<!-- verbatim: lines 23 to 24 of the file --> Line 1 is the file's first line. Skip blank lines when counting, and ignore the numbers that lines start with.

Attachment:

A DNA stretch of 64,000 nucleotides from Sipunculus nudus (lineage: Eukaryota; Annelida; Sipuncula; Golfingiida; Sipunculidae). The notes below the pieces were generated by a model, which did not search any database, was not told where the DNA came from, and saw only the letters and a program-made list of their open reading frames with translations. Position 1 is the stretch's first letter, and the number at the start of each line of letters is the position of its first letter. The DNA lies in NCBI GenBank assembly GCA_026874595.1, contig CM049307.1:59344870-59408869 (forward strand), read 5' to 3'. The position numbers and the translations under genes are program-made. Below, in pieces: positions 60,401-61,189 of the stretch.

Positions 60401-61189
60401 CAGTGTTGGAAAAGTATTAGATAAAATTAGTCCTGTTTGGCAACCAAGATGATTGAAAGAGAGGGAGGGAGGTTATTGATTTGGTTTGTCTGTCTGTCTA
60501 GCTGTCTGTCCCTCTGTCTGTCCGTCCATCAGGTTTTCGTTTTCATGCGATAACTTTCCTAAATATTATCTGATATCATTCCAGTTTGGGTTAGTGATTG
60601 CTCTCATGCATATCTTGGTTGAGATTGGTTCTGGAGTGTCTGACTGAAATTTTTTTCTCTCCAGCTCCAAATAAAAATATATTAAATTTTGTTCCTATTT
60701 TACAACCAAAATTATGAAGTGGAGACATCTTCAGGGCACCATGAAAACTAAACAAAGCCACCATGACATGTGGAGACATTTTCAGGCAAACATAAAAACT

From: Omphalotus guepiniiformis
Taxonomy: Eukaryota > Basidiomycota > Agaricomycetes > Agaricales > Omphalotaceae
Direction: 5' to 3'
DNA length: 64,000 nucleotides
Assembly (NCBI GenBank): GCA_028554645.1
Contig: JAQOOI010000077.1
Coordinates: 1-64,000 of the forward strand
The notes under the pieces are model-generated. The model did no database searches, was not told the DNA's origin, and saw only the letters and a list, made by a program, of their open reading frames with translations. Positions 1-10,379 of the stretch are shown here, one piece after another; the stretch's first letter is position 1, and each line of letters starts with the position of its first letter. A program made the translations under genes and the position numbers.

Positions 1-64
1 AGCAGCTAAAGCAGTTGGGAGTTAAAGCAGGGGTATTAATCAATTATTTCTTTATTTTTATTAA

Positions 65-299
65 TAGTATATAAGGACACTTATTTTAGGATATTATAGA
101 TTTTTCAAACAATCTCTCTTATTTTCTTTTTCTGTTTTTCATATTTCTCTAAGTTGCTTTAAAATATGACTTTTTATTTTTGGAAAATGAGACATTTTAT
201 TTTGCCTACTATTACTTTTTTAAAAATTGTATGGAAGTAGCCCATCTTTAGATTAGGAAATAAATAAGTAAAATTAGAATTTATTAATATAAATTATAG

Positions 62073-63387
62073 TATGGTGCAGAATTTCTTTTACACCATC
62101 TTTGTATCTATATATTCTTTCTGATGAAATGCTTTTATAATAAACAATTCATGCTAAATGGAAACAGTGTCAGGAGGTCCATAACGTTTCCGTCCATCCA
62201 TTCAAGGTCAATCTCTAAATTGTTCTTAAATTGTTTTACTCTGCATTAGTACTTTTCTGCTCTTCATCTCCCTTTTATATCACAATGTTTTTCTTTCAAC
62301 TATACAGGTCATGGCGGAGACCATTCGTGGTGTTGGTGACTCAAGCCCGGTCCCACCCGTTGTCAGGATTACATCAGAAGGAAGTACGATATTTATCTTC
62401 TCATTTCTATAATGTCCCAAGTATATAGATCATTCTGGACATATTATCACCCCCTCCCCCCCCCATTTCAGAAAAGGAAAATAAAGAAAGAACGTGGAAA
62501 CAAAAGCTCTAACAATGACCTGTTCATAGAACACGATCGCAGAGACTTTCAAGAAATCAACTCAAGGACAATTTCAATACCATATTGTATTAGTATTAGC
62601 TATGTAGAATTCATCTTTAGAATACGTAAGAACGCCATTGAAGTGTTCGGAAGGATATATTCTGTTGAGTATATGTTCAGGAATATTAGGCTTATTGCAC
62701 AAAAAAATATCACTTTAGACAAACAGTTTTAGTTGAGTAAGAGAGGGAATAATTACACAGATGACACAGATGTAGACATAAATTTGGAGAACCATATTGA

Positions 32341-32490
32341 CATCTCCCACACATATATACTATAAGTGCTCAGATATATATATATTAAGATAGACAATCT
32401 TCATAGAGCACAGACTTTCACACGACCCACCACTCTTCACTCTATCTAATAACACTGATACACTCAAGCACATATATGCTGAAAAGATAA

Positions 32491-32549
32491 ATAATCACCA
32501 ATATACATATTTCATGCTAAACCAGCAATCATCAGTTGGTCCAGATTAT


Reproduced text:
62101 TTTGTATCTATATATTCTTTCTGATGAAATGCTTTTATAATAAACAATTCATGCTAAATGGAAACAGTGTCAGGAGGTCCATAACGTTTCCGTCCATCCA
62201 TTCAAGGTCAATCTCTAAATTGTTCTTAAATTGTTTTACTCTGCATTAGTACTTTTCTGCTCTTCATCTCCCTTTTATATCACAATGTTTTTCTTTCAAC